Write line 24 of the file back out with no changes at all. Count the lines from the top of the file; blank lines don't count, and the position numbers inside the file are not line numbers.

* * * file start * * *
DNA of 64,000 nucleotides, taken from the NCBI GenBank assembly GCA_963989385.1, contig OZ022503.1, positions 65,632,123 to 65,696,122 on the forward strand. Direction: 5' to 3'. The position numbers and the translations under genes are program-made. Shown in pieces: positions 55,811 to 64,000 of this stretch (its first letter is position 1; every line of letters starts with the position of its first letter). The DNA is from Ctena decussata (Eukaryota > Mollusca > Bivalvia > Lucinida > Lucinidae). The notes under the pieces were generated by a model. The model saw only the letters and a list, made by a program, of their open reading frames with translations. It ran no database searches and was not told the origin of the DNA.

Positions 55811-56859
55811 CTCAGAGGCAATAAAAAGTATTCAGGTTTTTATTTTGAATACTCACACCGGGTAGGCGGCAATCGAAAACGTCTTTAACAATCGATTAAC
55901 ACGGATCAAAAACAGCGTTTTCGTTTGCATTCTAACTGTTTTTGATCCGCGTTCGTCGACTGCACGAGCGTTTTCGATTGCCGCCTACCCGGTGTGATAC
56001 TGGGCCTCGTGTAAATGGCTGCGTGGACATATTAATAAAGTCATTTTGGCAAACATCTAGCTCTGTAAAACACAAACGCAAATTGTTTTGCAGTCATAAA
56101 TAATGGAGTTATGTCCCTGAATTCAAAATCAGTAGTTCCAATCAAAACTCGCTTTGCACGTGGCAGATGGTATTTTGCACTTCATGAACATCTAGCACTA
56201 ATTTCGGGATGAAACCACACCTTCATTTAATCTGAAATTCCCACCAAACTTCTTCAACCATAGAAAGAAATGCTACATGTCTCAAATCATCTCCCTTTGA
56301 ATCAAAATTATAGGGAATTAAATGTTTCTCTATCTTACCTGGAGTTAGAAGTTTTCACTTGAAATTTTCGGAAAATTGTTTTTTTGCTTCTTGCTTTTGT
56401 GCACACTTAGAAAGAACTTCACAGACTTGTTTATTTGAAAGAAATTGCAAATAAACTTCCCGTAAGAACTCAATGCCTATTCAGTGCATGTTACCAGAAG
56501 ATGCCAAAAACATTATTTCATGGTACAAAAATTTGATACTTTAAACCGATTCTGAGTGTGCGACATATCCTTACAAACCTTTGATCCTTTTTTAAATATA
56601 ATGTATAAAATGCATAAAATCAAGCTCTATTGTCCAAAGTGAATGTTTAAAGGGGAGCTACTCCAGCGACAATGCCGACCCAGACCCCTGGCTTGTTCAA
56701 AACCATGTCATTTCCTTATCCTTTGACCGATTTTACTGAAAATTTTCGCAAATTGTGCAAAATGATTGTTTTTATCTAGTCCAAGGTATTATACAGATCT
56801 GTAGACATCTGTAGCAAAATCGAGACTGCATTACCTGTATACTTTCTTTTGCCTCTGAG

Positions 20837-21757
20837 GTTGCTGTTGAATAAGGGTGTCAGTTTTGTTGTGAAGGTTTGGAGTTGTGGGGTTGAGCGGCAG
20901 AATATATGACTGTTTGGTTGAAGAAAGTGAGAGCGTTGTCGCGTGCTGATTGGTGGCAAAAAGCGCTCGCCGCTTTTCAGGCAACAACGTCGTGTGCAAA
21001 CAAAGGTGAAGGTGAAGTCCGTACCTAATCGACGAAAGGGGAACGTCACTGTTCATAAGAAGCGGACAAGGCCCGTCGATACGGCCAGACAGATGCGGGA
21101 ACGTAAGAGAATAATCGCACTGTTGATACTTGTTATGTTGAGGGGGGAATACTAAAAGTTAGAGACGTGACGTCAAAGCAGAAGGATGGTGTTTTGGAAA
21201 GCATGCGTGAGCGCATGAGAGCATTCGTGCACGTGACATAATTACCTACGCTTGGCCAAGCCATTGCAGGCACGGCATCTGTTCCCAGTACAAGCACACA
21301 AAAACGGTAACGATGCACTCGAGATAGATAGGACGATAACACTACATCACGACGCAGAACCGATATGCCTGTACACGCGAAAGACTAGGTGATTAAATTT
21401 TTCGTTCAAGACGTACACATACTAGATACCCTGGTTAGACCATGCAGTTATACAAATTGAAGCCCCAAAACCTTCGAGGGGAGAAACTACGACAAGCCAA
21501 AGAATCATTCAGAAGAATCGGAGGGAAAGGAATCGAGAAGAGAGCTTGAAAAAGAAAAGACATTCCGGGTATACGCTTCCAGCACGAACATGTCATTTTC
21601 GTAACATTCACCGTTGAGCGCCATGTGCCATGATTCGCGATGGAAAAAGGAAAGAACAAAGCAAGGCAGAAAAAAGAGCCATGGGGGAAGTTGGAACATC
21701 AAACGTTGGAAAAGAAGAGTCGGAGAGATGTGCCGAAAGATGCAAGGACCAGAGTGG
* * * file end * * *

21701 AAACGTTGGAAAAGAAGAGTCGGAGAGATGTGCCGAAAGATGCAAGGACCAGAGTGG